It is amazing, in a not-so-positive way, that seven hundred years later, we can't get our act together enough to do what that King did. Edward the Somethingth. And say, 'Hey, knock it off. No more cars in the city limits," like that princess just did in Belgium. Not that she made the commandment and the people obeyed, or anything, she just supported the people of one town who said, "no more driving in our city. Only foot traffic and bicycles", and then built a car park at the edge of the city and arranged things to suit foot traffic and bicycles! It would certainly make for a lot more jobs, too -- as small stores had to spring up, since you can't carry a carload of groceries all at once on a bicycle. Gotta stop several times a week, or maybe even every day!

Okay, well, I'm simply free-associating here, so I'll stop. But it's certainly worth thinking about! Hear me out there, Screen Actor's Guild?

Tuesday, July 20, 2010

Because He Wants a Motorcycle

Such a lovely morning! I am so filled with glee by it that I must comment. This could be the perfect summer morning! If it were not for the undeniable beauty of other types of mornings.... You see I am easily pleased with weather. There are only certain types that I dislike, and even then I can usually appreciate the beauty of them, even as I look at them with loathing.

But today is lovely. Grey sky, thick soft cloud cover, delicate grey rain in tiny droplets, enough to cool the air and freshen it a bit, in spite of the eighties temperatures the Weathermen are promising for later in the day. I love shades of grey! Especially combined with shades of green!

This morning on the deck with my coffee, I heard an angry yowling, not unlike the cat that lives somewhere nearby and howls in the evenings. Didn't sound quite like a cat, though -- smaller, I think. Although the amount of noise a creature can make is not tied to their size, certainly.

Joe spent the night last night. He is finally nearing completion of his GED testing. After more than a year! He is doing very well at it, though, as I knew he would if he would only get his act together and take it. It is unfortunate that it won't matter even slightly, in the end -- no one is going to ask him how far above passing his score was. And now he walks around repeating how much he wants a job, and how he longs to work so very, very hard for someone, etc. I find myself biting my tongue again and again. And sometimes not biting it, as yesterdy, when I responded to another version of this rant, by pointing out that often LOOKING for a job is more helpful than moaning and groaning about a lack of one.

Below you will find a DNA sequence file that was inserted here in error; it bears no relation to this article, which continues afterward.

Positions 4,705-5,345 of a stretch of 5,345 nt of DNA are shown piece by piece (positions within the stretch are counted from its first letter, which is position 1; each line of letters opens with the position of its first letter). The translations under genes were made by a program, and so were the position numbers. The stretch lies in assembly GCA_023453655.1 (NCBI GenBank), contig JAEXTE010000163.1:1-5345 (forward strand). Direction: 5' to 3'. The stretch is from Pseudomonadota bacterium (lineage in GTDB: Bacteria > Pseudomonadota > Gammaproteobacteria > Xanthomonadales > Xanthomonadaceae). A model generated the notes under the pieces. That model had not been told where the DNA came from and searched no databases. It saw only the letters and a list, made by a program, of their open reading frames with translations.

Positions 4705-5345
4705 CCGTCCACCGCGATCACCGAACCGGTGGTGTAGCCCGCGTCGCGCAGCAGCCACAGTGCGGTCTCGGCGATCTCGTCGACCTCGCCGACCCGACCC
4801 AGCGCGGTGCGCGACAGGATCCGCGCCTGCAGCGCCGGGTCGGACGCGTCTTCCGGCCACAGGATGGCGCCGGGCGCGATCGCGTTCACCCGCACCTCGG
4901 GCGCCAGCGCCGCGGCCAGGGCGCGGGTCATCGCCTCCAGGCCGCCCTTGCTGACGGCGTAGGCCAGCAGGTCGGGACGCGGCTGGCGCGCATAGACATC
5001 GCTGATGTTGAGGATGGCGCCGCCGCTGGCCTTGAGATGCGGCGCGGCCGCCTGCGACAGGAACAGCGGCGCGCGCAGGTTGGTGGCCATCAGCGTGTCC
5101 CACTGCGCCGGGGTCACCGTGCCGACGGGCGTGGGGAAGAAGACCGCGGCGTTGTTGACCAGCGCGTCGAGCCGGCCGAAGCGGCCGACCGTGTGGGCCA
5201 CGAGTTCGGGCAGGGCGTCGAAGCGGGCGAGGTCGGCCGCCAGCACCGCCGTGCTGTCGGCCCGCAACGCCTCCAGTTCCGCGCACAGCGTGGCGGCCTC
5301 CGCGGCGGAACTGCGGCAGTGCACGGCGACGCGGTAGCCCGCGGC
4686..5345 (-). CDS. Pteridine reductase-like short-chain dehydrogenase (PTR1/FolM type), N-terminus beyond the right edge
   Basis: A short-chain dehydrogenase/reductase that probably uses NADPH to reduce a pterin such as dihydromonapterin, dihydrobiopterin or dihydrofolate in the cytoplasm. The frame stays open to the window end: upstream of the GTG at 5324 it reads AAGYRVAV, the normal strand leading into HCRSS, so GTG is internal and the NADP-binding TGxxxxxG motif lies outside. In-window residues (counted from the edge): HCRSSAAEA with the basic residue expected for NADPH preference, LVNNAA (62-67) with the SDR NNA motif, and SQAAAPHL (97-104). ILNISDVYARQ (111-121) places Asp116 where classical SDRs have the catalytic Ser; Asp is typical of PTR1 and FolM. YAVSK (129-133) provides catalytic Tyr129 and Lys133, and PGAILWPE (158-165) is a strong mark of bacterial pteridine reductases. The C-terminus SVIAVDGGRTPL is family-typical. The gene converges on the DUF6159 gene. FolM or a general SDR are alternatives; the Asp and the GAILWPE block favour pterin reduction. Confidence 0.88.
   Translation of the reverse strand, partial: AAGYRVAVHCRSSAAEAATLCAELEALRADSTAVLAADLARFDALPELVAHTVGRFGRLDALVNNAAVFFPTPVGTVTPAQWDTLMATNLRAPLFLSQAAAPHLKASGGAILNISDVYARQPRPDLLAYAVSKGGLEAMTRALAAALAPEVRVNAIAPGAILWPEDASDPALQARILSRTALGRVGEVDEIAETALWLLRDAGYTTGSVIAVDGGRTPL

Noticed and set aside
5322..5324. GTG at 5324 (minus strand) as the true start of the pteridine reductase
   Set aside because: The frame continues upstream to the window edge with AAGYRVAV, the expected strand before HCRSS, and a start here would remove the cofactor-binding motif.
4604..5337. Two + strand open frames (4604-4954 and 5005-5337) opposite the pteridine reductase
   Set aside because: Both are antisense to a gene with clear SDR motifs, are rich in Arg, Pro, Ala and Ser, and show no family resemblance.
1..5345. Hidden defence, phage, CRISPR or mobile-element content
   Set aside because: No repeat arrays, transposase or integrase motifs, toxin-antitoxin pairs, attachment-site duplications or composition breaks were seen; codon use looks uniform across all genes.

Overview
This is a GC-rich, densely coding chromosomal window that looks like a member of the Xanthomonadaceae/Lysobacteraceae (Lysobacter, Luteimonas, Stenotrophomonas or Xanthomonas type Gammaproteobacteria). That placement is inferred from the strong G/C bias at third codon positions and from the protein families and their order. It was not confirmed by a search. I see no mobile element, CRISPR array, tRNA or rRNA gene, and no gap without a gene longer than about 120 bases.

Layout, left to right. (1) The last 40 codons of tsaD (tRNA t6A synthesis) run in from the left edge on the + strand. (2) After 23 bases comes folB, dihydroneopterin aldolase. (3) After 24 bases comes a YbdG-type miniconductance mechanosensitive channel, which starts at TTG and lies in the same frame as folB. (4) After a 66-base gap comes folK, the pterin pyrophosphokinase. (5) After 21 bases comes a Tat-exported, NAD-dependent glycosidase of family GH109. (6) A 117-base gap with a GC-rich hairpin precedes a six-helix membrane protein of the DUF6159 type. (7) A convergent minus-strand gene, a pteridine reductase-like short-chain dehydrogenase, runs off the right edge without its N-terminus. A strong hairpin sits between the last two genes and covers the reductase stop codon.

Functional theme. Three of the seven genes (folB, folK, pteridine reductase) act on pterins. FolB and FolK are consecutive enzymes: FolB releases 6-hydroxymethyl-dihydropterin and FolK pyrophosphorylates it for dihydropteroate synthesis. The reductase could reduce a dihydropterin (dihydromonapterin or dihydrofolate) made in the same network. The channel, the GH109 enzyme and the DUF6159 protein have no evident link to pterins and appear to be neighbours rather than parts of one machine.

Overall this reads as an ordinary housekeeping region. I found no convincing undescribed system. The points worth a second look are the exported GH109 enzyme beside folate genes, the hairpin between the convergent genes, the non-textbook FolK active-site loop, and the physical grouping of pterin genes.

It's because he wants a motorcycle.

Monday, July 12, 2010

Recycling woes

This morning, when I came into the office to empty the garbage cans and vacuum, I noticed that someone had flung a used coffee filter, full of used coffee grounds, into the small trash can which has a large label on it, reading, "RECYCLE BOTTLES AND CANS." I fumed to myself, as I cleaned up the mess -- "Can't they READ? Are they ILLITERATE?" and went to my computer where I made a nice neat sign that read, "Please don't put garbage in this recycling can," and hung it on the wall above the recycling can.

Later, Nameless Agent came in. I heard him from my desk, holler, "Hey, who made this sign?" from the kitchen, but I made him walk ALL THE WAY out to my desk before I turned and smiled and said, "I made it. Why?" He said, in a mean but laughing way, "You made it? And here I thought you were so smart!* That isn't a can! Don't you know what a can is? A can is made of metal, and it usually contains something canned!"

I said, "Oh? So what would you call that container for pop bottles?"

He said, "I'd call it a trash can!"

! ! ! ! ! ! !

*This is something that makes me mad. I swear I do not go around saying, "Hi, I'm Elisabeth, and I'm very smart." I do not have my Mensa certificate framed and hung on the wall. I don't wear clothes from Miss Smarty Pants. So where does that come from? It makes me feel very squirmy, but I can't object to it -- I am, actually, pretty darn smart. Erg.

Friday, July 9, 2010

Just a Daughter

So what is it about the coast that is so magical for me? And pardon the use of the word "magical" but I actually mean it, in its really-truly meaning: its effect on me is greater than the sum of its parts, and in fact, greater than it ought to be, looked at dispassionately. But that word right there! "Dispassionately." I wouldn't say that I feel passion for the coast, because the feeling that word carries is one of strength, heat, power, whereas my feeling is fairly light and cool and floaty. But it is love, and love and passion are sort of synonymous in a sideways kind of way. So dispassionately is the wrong way to look at it.